Wednesday, December 11, 2013

In a Word... Anthony F. Ingram on Uncle Vanya

From The Darkness, Vanya
by Gaëtan L. Charlebois

Anthony F. Ingram is Vancouver born and bred, having lived away from his hometown a total of one year out of 47 when he trained and worked at the Stratford Festival in Ontario. In addition to that training, he is a graduate of University of British Columbia and Studio 58. Ingram has received numerous Jessie Richardson Theatre Award nominations as a director and actor. In 2010, he won Best Actor for his performance as a serial killer in Frozen (Shameless Hussy Productions). Ingram has toured across the country with a number of theatre companies and has played in San Jose, California with Electric Company’s Brilliant! The Blinding Enlightenment of Nikola Tesla. Mr Ingram previously appeared in Blackbird Theatre productions of The Birthday Party, Pinter’s Briefs, Great Expectations, and Waiting for Godot.

CHARPO:  I'd like to get right into the meat of this interview: discuss the character of Uncle Vanya, his profound sadness (read: depression) and how you are bringing your own personal experience into the production. Tell me about shaping the character.

INGRAM: Well, it’s really quite funny, because after a reading of the play around a table, we all got into a discussion about the fact that Astrov is essentially a proto-environmentalist. And Robert (Moloney) who plays Astrov, has done stuff with Green Peace and is a vegetarian (I think) and quite politically attuned particularly about human rights and the environment, and, in the middle of this discussion, I turned to John Wright (the director) and whispered to him, “Robert is Astrov”.  And John looked at me and said, “Yes. But you are Vanya”.  And John was right: I get very upset about human rights abuses and the destruction of the environment and the destruction of Canada by particular politicians, blah blah blah... but at the same time - I’ve kind of given up on signing surveys, attending rallies, and such because, really, what’s the point? It seems to me that we human beings have somehow convinced ourselves that we are particularly special and that it will be a tragedy of universal proportion if we vanish from the face of the earth. Horribly arrogant, in my opinion. My melancholic nature prompts me to just accept the fact that we’re all on this ride to Hell in a very pretty hand-basket. And I think that Vanya’s depression really manifests itself in his frustration at what’s going on around him and his inability to do anything about it. He sees his past as a waste, his future as pointless. And, these are things that I completely identify with. Vanya and I are both 47.  I was, quite seriously, shocked to reach the age of 30. Now I’m 47 and I’m thinking, “so, now what? I just keep going? Someone please tell me that it will end at some point, and end quickly when it does, because I don’t know how long I can keep entertaining myself like this”. These people who have “life-goals” - I just don’t get them. So, really, if I’m doing this (the play) right, I shouldn’t have to worry too much about shaping Vanya, we seem to fit hand-in-glove. Hopefully, all I have to do is learn the lines and not bump into the furniture.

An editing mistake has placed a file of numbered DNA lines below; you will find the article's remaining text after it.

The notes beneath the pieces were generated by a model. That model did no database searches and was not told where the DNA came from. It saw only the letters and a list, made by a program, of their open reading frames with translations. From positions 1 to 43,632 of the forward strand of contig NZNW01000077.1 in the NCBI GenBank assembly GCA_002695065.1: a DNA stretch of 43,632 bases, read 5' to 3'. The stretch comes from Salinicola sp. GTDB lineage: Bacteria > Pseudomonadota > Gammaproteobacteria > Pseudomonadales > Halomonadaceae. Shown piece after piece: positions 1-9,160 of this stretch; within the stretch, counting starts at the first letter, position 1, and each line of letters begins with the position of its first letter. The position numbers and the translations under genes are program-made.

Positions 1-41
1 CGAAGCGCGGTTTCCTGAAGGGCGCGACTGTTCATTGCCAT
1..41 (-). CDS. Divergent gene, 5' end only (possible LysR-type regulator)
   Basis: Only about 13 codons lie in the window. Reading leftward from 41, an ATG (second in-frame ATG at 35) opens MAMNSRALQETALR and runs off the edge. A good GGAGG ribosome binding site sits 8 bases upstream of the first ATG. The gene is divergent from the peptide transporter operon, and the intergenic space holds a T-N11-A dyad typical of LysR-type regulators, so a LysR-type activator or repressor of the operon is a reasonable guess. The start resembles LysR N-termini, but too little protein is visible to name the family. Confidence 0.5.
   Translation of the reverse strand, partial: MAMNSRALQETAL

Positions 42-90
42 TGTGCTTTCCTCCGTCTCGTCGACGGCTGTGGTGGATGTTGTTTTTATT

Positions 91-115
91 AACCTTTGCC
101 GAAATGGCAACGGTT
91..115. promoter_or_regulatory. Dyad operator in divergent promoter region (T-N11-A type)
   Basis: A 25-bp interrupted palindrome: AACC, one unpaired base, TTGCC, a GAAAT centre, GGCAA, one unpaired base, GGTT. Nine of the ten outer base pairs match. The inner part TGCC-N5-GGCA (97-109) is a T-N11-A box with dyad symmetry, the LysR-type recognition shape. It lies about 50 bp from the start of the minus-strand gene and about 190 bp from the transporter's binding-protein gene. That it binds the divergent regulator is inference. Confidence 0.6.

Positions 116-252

CHARPO:  Do you think there are aspects of actors'/creators' lives which we keep guarded - which we forbid from bringing into our work?

INGRAM: Well, of course.  We’re no different from anyone else in that respect. You don’t expect a doctor or plumber to let their marital or psychological problems affect their work. Actors are no different, in that respect. That being said, however, we (actors) are in most cases trying to represent real people on stage. We can, and do, often use our own life-experience as touchstones in trying to understand the characters we portray. I think we have to be able and willing to relate our own experience to, and through, our work. This doesn’t mean we have to tell everybody - kind of like a footnote - that “this is my life you’re seeing on stage”. In fact, no one should be able to tell whether you and character have lived through the same thing - they should just see the character. But, for me, I can’t help but bring my life experience to what I do, whether it’s as an actor or director. In the rehearsal room, nothing is off-limits, as far as I’m concerned. My fellow actors have heard some of my deepest, darkest secrets - and I hope they’ve forgotten them.

CHARPO:  You are being open about your experience. How important is it for artists to be out loud about illness and its relation to their work?